The Diaspora-Armenia Summit

Sarkis Shahinian is the general secretary of the Switzerland-Armenia parliamentary friendship group. Below are the highlights of issues concerning the Diaspora-Armenia Summit Mr. Shahinian tackles in his interview to 1in.am.

The Global Armenia Summit to be held at the end of October by the office of the High Commissioner for Diaspora Affairs. It will foresee eleven subjects:
1. National security
2. Protection of Armenia’s interests globally: soft-power concept
3. Repatriation
4. Economic engagement of the Diaspora
5. Preservation of the Armenian identity
6. Diaspora representation in the governing structures
7. Self-organization within the diasporan communities
8. Public Health in Armenia
9. Social Welfare in Armenia
10. Education in Armenia
11. Energy and climate related issues in Armenia

The summit won’t be successful if the subjects discussed do not involve the ministries, and represented by the most effective officials being able to receive the given suggestions, and if the best diasporan experts for each topic aren’t involved in the discussions. The ministries and units involved are:
1. Foreign Affairs (foreseen in the program)
2. Defense (not foreseen)
3. Economy (foreseen)
4. Justice (not foreseen)
5. Healthcare (not foreseen)
6. Energy and Climate (not foreseen)
7. High Technologies (not foreseen)
8. Education (not foreseen)
9. Repr. of the Artsakh Republic (foreseen)
10. Migration Department – OVIR (not foreseen)
11. National Assembly (not foreseen)
12. Constitutional Court (not foreseen)
13. National Security Council (foreseen)

Up to the present, good examples of cooperation between Diaspora and Armenia can be shown only in bilateral private joint ventures, where each party benefited from the cooperation.

Cooperation will be impossible if the main political guidelines and parties involved are not clarified by the Government. For instance, to benefit from the lobbying and soft-power: I wonder whether the organizers invited the Hay Tad, directly related to the Armenian Revolutionary Federation (Tashnagtzutyun, ARF). If the ARF is invited, it would mark a mature turning point of the Government towards the ARF, which, at its turn, should show a larger political maturity by returning to political activity within the National Assembly as it is constitutionally foreseen for a parliamentary opposition party.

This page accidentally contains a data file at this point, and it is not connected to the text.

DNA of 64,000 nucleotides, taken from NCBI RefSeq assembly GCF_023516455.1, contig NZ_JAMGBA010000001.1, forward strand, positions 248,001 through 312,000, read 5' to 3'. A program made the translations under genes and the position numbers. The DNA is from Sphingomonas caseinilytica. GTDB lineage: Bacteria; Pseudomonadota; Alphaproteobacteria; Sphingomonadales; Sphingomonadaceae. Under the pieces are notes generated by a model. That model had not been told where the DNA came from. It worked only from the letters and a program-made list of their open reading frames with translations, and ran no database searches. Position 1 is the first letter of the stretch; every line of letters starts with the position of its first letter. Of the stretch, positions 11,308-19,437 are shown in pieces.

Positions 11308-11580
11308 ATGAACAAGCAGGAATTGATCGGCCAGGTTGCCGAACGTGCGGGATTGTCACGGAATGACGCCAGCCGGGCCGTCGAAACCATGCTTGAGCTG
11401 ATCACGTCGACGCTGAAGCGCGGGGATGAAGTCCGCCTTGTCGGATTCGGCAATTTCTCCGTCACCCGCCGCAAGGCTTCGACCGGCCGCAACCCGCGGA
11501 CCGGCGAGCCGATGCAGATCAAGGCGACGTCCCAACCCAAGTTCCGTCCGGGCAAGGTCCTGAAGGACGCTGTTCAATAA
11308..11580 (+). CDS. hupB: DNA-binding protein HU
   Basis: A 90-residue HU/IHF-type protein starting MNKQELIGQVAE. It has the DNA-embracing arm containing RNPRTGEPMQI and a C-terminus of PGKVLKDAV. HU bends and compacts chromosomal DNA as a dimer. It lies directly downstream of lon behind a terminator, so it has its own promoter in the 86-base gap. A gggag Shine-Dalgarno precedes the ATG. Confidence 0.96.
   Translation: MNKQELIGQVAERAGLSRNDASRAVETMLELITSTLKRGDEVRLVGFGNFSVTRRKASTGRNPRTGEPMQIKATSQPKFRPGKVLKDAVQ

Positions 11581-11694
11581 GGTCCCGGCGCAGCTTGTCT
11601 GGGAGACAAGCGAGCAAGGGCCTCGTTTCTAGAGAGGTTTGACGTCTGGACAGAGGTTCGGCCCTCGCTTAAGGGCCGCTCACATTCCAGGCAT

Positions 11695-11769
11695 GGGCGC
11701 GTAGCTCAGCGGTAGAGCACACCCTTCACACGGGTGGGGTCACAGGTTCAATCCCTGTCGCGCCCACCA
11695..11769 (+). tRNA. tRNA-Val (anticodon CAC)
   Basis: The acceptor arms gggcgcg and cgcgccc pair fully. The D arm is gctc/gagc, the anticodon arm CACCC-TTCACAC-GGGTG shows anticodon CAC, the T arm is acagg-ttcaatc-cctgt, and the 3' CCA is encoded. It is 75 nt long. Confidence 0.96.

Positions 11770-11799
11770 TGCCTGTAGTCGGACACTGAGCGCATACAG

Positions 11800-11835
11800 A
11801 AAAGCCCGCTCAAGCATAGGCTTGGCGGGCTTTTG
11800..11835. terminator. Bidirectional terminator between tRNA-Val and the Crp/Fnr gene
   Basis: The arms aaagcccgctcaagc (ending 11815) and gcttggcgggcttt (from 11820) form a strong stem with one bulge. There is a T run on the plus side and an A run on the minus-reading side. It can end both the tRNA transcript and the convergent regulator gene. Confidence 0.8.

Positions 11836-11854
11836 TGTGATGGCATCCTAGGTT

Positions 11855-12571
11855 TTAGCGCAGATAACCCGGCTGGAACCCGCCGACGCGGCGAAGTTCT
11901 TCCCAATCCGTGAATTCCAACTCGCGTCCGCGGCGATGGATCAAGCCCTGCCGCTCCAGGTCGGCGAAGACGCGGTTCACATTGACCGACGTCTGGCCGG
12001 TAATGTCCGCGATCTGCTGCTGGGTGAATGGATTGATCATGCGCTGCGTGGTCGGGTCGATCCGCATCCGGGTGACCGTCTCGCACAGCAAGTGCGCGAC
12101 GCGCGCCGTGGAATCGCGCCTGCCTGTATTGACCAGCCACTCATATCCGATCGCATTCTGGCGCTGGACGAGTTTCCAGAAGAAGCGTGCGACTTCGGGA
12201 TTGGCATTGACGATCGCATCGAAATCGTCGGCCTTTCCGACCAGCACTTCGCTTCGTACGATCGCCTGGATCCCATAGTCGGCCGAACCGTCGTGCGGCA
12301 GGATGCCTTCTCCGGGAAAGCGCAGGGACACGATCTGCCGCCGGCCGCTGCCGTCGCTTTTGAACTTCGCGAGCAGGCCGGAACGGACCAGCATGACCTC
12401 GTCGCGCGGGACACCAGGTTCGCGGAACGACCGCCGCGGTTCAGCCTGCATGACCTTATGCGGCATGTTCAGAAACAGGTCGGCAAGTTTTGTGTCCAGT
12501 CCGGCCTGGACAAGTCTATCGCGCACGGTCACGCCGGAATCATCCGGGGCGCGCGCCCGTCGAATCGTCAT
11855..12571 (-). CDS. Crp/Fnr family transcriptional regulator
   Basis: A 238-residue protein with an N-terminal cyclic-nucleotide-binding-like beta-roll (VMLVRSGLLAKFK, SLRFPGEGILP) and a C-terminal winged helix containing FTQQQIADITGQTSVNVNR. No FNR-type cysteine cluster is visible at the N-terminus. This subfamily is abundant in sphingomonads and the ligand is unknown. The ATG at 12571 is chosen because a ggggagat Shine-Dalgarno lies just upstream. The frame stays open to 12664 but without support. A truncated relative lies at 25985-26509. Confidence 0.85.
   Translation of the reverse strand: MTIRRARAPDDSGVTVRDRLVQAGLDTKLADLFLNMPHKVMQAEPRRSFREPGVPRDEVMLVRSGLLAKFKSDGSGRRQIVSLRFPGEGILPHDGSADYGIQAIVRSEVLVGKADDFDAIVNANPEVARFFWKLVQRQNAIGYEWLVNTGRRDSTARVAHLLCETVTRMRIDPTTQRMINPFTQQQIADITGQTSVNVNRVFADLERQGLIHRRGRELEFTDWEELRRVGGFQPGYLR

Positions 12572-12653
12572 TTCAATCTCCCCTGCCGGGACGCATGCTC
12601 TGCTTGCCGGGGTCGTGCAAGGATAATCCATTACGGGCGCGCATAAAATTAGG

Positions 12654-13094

The same question arises for all the Parliamentarian friendship groups around the world. Are they invited?

The representation of Diaspora in the Executive and in the Legislative bodies should not be superficial. To this end, the Government and the Prime Minister must give clear guidelines. The chosen settings of the Summit are too many to be correctly/deeply discussed and to come to the desired solutions. Fewer topics could have been elaborated deeper.

The Summit won’t be effective if the basics of the involvement of the diasporan representatives in the Executive and the Legislative are not previously discussed at a constitutional level, such as the acquisition of the Armenian citizenship.

The timeline of the Summit has not been thoughtfully chosen, since it collides with a key moment for the relations between Armenia and its counterparts (Russia, Turkey and Azerbaijan), on the one side, and the danger of depopulating Artsakh, on the other side.

Other initiatives are taking place during the same period:
The Future Armenian will organize a Convention ten days later, where three topics – prepared during the previous two months in a participative process led by experts – will be discussed. But although the latter has been planned since months and is well programmed, it is obvious that the public may perceive it as an initiative competing with the High Commissioner’s summit.



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